Robert De Niro was born in 1943 in Greenwich Village New York. At age two his father left for Europe to paint and as a result De Niro was raised mainly by his mother Virginia Admiral. De Niro. He got the acting bug when he was ten and played the Cowardly Lion in his school production of ‘The Wizard of Oz.’
For a short time De Niro went to the Dramatic Workshop where his mum was employed as a typist but he quit at age 16 and did some running with a street gang. His name in the gang was Bobby Milk. By age 18 he had wised up and started training with actress Shelley Winters
In 1965 he had his first moment on screen in a walk-in part in the 1965 film ‘Trois Chambre A Manhattan.’ At the same time he went around New York City with a composite headshot that featured him as a business executive, old, man, and cab driver so that he did not end up being cast strictly in Italian roles.
He finally broke through when he started to get into feature film parts from director Brian De Palma who offered De Niro $50 for each role he received.
De Niro’s first film with De Palma came in 1967 in the ‘The Wedding Party’ which was basically a comedy about couple having trouble on the way to their nuptials. Although he filmed in 1967, the film did not end up getting released until 1969
The Wedding Party
As a result the first time that De Niro was seen on screen ended up being in 1968 in the film ‘Greetings.’ During 1969 De Niro also landed his first leading role in the indie New York film ‘Sam’s Son’. He shortly thereafter went back to De Palma for a role in ‘Hi Mom!’ which saw him playing a Vietnam Vet for the second time. After that he had roles in three films that were basically just small forgettable footnotes in what became a long life in film.
In the early seventies most of De Niro’s roles were simply about getting on stage, but suddenly he found himself actually receiving feedback from film critics in 1973 for his role as a slow baseball player with Hodgkin’s disease in ‘Bang The Drum Slowly.’ His tear-jerking performance got him noticed and it was only up from here. During the same year he also took on the role of Johnny Boy in ‘Mean Streets’ and if people were not looking at De Niro before they were now. This was the first of many film collaborations with Martin Scorsese and the breakthrough role that made him a household name.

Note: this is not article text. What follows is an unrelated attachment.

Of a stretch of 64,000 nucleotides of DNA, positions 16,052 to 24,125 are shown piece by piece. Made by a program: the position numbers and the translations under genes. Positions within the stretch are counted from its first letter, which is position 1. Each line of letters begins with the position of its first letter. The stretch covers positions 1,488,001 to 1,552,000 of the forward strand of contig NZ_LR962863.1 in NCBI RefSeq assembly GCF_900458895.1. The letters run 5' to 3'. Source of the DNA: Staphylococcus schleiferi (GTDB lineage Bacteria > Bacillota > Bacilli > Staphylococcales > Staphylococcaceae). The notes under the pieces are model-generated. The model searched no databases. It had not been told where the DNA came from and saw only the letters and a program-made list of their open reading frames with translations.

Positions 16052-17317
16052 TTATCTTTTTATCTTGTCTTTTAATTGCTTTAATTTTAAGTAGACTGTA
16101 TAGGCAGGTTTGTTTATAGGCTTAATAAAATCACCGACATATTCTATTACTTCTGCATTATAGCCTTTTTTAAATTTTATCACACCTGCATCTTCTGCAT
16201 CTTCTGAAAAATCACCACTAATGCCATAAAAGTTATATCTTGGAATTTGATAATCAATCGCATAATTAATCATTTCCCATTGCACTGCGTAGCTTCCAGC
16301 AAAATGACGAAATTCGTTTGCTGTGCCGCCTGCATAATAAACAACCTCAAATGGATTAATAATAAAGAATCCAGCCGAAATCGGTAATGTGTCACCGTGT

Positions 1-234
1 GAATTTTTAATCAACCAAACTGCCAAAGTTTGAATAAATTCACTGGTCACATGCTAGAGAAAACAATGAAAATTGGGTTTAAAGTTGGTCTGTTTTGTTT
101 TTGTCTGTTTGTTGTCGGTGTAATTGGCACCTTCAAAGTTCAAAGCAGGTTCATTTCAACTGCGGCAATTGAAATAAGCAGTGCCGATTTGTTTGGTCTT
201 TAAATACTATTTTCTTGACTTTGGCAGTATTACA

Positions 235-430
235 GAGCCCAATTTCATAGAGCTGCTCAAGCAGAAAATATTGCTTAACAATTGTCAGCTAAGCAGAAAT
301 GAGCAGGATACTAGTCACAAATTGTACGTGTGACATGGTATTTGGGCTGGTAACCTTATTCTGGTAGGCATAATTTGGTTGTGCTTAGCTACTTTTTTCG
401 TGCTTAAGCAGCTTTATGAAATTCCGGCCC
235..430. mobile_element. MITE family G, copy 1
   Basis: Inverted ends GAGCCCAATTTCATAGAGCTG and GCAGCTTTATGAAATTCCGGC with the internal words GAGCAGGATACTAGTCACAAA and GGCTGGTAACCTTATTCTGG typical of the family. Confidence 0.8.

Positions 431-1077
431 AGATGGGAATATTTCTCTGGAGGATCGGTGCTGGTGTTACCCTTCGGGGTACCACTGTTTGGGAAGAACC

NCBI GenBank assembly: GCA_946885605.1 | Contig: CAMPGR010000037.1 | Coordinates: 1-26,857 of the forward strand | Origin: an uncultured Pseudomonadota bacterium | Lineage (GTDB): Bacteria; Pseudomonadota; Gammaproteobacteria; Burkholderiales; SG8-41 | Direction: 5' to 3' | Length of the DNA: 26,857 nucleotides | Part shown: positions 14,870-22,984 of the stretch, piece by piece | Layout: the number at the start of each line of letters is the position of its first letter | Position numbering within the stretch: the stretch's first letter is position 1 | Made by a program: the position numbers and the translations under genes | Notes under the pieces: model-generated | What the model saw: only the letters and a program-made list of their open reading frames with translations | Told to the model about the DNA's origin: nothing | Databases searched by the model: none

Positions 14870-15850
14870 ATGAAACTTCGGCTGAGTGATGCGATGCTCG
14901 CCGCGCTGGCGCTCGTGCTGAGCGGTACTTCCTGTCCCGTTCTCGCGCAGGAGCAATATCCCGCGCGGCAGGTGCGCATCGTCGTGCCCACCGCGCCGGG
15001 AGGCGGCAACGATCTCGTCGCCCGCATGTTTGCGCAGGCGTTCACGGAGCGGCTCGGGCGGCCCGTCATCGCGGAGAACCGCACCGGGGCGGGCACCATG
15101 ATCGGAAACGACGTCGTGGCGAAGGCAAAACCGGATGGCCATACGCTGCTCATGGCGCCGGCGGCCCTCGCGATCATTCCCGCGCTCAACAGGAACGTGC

Of course, it was 1974 when De Niro managed to nail the title of the best actor to come out of his generation when he took on the role of young Vito Corleone in ‘The Godfather Part II.’ De Niro went to great lengths to make sure that he fit the role and was rewarded with an Academy Award for his efforts. It is interesting to note that De Niro and Marlon Brando who played the older Vito Corleone are the only actors in the history of the Academy’s to win an Oscar for the same movie role.
The Godfather Part II
He went on from his role in ‘The Godfather Part II’ to another stunning role that possibly scarred many who watched the film ‘Taxi Driver.’ In the film he played a cab driver that kills scumbags but ends up saving a young prostitute.
De Niro perfectly painted the picture of a man about crack on the fringes of society and coined one of the most popular catchphrase’s of all time by accident. At one point in the film De Niro improvised a monologue and spit out the question ‘You Talkin’ to Me’ and from there the rest became history.
‘You Talkin’ to Me’
Working on ‘Mean Streets’ and ‘Taxi Driver’ together bonded De Niro and Scorsese and the pair worked on quite a few additional films together including ‘Raging Bull,’ ; ‘New York, New York,’ ‘Cape Fear,’ ‘Goodfellas,’ and ‘Casino.’ In addition the two also worked together on ‘Shark Tale’ and ‘Guilty By Suspicion.’
De Niro’s next big role came in 1976 when he starred in ‘The Last Tycoon’ and further established the fact that he was willing to do anything to be a top actor. For the role De Niro lost almost forty pounds and rehearsed non-stop. At the time director Elia Kazan commented that he was a meticulous character actor driven to succeed. Whereas other stars would be playing tennis on Sundays Bobby would be going over scenes. The film did poorly at theatres but received critical praise. He followed up this film with ‘The Deer Hunter’ in 1978 earning another Academy nod.